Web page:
National Review has been on a crusade against the new guidelines, with Stanley Kurtz warning, “This Framework will effectively force American high schools to teach U.S. history from a leftist perspective,” and that the guidelines can “only be interpreted as an attempt to hijack the teaching of U.S. history on behalf of a leftist political and ideological perspective.” He continues: “The College Board has drastically eroded the freedom of states, school districts, teachers, and parents to choose the history they teach their children.”
In the latest shot against the test, Tennessee lawmakers have urged the state board of education to review the framework and materials. “There are many concerns with the new [AP U.S. history] framework, not the least of which is that it pushes a revisionist interpretation of historical facts,” said Senate Education Committee Chairwoman Dolores Gresham in a statement on Tuesday. “The items listed as required knowledge have some inclusions which are agenda-driven, while leaving out basic facts that are very important to our nation's history.”
Sixty years ago, an academic focus on women and minorities was radical. Then, for instance, students learned a “Lost Cause” history of events like the Civil War, where “states’ rights” were the aim and Reconstruction was a corrupt, wrong-headed disaster. Today, after decades of revision and correction, it’s banal. To say—as the College Board does—that the British system of slavery was “reinforced by a strong belief in British racial and cultural superiority” is to cover territory mined and accepted in the 1970s.
The same goes for the description of Manifest Destiny. In What Hath God Wrought, his contribution to the Oxford History of the United States, historian Daniel Walker Howe describes the 19th-century slogan as a justification for policies that were “permeated” with the “assumption of white supremacy.” “It never occurred to U.S. policymakers,” notes Howe, “to take seriously the claims of nonwhite or racially mixed societies to territorial integrity.” Teaching this is an assault on historical standards if your goal is a pleasing hagiography of the United States, not a serious look at our national actions and collective beliefs.
With that said, the standards are still filled with traditional history. The claim that students are losing the core ideas of American history education is false. In the AP U.S history practice exam, students are asked to read quotes from Capt. John Smith, Benjamin Franklin, George Washington, Thomas Jefferson, and Ronald Reagan. They discuss topics like the Great Awakening and American intervention in World War II, and have to grapple with rhetoric from Thomas Paine. The essay questions deal with democracy, the American frontier, national identity, and global American leadership. The guidelines are long, but I recommend you read the test, or even take it. I did, and I found a balanced look at the full scope of American history, not a left-wing tirade against the nation’s sins.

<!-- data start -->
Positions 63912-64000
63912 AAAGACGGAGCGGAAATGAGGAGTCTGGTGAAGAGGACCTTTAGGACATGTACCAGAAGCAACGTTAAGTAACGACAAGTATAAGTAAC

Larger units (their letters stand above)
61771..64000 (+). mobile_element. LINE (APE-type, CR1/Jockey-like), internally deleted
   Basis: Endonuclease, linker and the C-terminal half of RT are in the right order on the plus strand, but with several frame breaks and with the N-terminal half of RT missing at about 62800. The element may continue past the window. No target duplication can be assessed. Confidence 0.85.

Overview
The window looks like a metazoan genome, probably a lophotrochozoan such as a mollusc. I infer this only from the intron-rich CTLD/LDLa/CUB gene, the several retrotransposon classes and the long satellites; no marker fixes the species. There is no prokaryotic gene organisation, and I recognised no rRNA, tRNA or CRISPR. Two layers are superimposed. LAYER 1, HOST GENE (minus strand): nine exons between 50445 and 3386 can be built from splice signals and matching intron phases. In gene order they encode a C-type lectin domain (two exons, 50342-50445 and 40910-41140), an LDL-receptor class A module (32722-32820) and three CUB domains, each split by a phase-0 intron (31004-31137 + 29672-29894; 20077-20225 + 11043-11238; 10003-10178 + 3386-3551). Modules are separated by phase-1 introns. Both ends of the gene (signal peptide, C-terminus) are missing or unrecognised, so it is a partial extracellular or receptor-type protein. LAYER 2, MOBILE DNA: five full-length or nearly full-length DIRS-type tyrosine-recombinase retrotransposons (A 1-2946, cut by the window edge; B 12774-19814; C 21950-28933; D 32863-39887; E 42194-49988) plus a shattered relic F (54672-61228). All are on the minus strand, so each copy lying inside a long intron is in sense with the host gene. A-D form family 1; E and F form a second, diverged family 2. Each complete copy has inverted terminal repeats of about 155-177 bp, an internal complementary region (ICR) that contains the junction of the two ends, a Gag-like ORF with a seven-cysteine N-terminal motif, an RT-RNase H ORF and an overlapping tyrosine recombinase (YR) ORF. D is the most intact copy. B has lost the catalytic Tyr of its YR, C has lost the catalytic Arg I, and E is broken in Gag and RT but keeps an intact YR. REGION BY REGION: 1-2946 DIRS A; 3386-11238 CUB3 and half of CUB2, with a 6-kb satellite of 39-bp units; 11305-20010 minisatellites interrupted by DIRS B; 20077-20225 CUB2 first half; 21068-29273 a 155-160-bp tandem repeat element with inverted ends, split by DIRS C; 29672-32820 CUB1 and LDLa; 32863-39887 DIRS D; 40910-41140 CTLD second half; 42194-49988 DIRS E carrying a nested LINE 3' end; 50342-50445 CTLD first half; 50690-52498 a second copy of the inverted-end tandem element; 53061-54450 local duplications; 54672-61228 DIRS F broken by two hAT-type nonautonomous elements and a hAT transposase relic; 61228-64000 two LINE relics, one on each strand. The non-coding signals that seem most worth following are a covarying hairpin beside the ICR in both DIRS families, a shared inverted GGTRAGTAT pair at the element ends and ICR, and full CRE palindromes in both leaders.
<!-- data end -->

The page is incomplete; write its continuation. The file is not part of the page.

Indeed, if you were going to go the Howard Zinn route, you’d have a course dedicated to the slave-owning hypocrisy of the Founders, the extermination of Native Americans, the gross oppression of women, the brutality of the Confederacy, the anti-black terror of Reconstruction, the anti-Chinese mobs in California, the labor suppression of the Gilded Age, the bloody occupation of the Philippines, the lynchings and white race riots of the early 20th century, the Japanese internment, and the general extent to which white supremacy was the ruling ideology of American elites for the better part of 200 years. Conservatives are angry with the College Board standards? They’d have rage strokes at what actual lefties would do to American history curriculums.
But then, so would I. For as much as those are important facts of history that deserve a full accounting in classrooms, a course devoted to our moral failures is as blinkered and unsatisfying as a course devoted to a morality tale of American goodness and American freedom.
What students need—and what the College Board has tried to give—is a history that tells a fair and complex story of America, a country born of lofty goals that it still struggles to fulfill. As adult citizens, we should want the same. The fairy tales of our youth may feel good, but a real grappling with our history is what we need to move forward.